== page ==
Navlys, I hope you are plannng to go to a warmer clime than SE Georgia. We’ve had freezing temperatures for the last few days- 18 degrees yesterday – that’s Massachusetts weather to me! Lots of ice and black ice here, loss of power. People couldn’t get over the causeway to come to work. We had to close the Market where I now work and head over to the hotel to fill in. We were supposed to get flurries but they haven’t appeared – it snowed in Savannah and Jesup, GA which is just NW of us. It should be back in the 50s next week.January 3, 2018 at 6:58 pm #10476
Dinner tonight was boneless pork chops, with an orange-cranberry raisin sauce.Like 4+January 4, 2018 at 11:15 am #10477
CW Sorry to hear about your weather. We will be going through Georgia on our way to Florida. My in-laws go to Pawley’s Island S.C. for the winter to escape the N.H. snow. They were supposed to fly out of Boston at 5am. tomorrow. The weather in S.C. isn’t looking too good either.
Ps. Really liked the chicken salad with miso.January 4, 2018 at 9:49 pm #10484
Today I made a big pot of chicken noodle soup, the only salt I added was 1/8 teaspoon in the noodles. The stock was from my freezer, and may have had some salt in it, but not a lot.
I used pepper, thyme, sage, dill, parsley and basil.
I used some chicken breasts from the freezer, I think it would have been more flavorful if it had some dark meat. I’m going to try adding some mushrooms to half of it for tomorrow.January 5, 2018 at 2:56 pm #10501
I tried something new with my turkey soup this year. I needed to make it but was not going to be home all day to simmer on the stove I decided to try making it in the crockpot. Obviously I couldn’t put the whole carcass in so I layered in my vegetables and broke up half the carcass. Then I tossed in the leftover gravy and added 2 quarts water. I set it on low for 10 hours. I think it’s my best stock ever. It never boiled and it had a lighter flavor, but definitely turkey. I find that turkey stock can sometimes be too heavy.
On a side note, I did not add any salt, either to the stock or the actual soup with vegetables, herbs, noodles and turkey. I figured there was enough from seasoning the turkey when I roasted it – I was right.January 5, 2018 at 4:05 pm #10505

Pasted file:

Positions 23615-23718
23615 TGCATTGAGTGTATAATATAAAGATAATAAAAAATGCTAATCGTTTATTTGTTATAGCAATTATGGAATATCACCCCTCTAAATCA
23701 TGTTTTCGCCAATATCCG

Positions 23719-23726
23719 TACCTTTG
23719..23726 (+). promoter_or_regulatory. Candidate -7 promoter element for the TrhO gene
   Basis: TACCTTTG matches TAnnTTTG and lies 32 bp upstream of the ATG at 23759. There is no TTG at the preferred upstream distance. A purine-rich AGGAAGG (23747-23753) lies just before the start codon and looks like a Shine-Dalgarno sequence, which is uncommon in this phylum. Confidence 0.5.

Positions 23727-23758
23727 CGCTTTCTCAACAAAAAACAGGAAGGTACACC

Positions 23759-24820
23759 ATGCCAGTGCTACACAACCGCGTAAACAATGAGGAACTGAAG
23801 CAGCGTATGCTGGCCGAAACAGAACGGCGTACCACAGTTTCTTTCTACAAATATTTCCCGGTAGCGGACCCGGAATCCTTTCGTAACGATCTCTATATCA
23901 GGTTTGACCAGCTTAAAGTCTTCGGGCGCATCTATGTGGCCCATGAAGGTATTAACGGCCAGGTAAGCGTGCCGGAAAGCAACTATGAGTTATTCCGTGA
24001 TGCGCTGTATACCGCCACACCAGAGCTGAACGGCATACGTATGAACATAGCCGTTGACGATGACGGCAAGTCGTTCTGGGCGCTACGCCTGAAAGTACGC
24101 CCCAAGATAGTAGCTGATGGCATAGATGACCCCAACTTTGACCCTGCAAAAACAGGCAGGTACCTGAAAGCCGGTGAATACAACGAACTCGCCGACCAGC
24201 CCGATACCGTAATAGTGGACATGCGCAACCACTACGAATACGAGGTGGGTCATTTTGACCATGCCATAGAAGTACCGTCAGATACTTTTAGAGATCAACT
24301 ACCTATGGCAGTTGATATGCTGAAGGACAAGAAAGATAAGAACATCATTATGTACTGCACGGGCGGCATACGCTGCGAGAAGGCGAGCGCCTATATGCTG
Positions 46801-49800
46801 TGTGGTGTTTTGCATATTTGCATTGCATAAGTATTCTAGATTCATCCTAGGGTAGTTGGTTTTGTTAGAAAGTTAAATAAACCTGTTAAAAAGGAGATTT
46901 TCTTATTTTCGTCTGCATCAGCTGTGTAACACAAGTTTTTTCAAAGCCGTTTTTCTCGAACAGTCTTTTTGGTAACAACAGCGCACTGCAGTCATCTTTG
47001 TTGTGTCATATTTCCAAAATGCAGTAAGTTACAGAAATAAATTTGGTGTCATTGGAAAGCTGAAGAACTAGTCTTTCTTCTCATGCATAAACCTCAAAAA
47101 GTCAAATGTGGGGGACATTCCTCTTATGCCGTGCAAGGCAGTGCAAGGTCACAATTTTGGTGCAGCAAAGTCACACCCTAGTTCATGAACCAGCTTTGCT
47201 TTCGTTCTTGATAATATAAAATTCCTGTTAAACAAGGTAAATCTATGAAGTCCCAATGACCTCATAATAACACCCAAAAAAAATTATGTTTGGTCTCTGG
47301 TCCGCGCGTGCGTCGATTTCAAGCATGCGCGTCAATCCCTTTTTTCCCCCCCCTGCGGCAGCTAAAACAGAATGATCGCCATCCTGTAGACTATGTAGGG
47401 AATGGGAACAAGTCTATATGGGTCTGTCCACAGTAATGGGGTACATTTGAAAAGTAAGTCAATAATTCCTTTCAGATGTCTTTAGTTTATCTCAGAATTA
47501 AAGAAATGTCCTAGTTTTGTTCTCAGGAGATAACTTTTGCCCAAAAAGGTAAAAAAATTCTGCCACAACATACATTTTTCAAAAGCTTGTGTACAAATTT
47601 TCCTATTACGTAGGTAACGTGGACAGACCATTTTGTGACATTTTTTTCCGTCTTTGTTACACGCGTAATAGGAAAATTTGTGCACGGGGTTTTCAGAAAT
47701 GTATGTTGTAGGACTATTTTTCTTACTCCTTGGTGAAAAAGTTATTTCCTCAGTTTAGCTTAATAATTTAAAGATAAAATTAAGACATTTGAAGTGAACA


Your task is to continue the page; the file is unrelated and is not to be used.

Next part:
The two pot roasts were both delicious and I ate them with rice and a green vegetable which allowed their flavor to be undiluted. A friend came by New Year’s day to participate in the tasting process. The tea is strong enough to add real flavor, its a rich smoky taste when drunk as a beverage. I found that the onions in the slow cooker were noticeably browner, and the beef itself somewhat more tender. The pot roast in the pressure cooker had a little less flavor and was slightly tougher. The differences were minimal. I think both roasts could have used more flavor and I should have just cut up all the orange peel and half the orange and thrown it in, instead of just grating the zest for a more subtle flavor.
I noticed the recipe called for “white balsamic vinager” which I didn’t remember at the grocery store so I put in a herb and lemon vinager instead.
Both versions left the onions soft and soggy and unfit for anything other than sauce. I’d like to try another pot roast with other vegetables to cook down to a puree — tomatoes, carrots, celery, parsley, garlic and onions would give an Italian tone to a pot roast.
I am finding that cold pot roast can be thinly sliced and gently warmed up. At the moment I’m eating this with left over rice, but it would go well with mashed potatoes.
I would use a pressure cooker for a pot roast again but I wouldn’t use it on any vegetable that I didn’t plan to reduce to a pulp.January 5, 2018 at 5:18 pm #10516
Didn’t cook much – worked over the New Years and have been eating leftovers and stuff from the freezer. I did go to the Asian grocery store yesterday and totally stocked up on the veggies so I can make various stuff the next couple of days. Right now I have some beef shanks in the slow cooker, will braise it with daikon radish chunks for dinner tonight. Last night I bought some soy sprouts and sauteed that with just chicken broth. Had that with a roasted duck and rice. I also bought a chunk of taro root and will cook that with some ground pork. Also bought some lotus root to try to stir fry. I remember my mother cooking lotus root with pork in a clear soup base so this will be something new.January 6, 2018 at 1:24 pm #10533
For lunch today I took some of the chicken noodle soup I made the other day and added some sauteed mushrooms. Definitely perked it up a bit, and I made a note to add mushrooms to the 3 quarts of it that I froze.
January 6, 2018 at 5:21 pm #10545
- This reply was modified 5 months, 2 weeks ago by Mike Nolan.
For Saturday’s dinner, I made Dilled Salmon and Couscous (recipe on this site), which we will have with a side of peas from the freezer.January 6, 2018 at 7:38 pm #10555
Dinner here was a NY strip steak, with sauteed mushrooms and baked potato, with blackberries for dessert. The margarine and sour cream on the potato were the majority of the sodium in the meal, but it was still fairly low sodium.January 6, 2018 at 10:21 pm #10560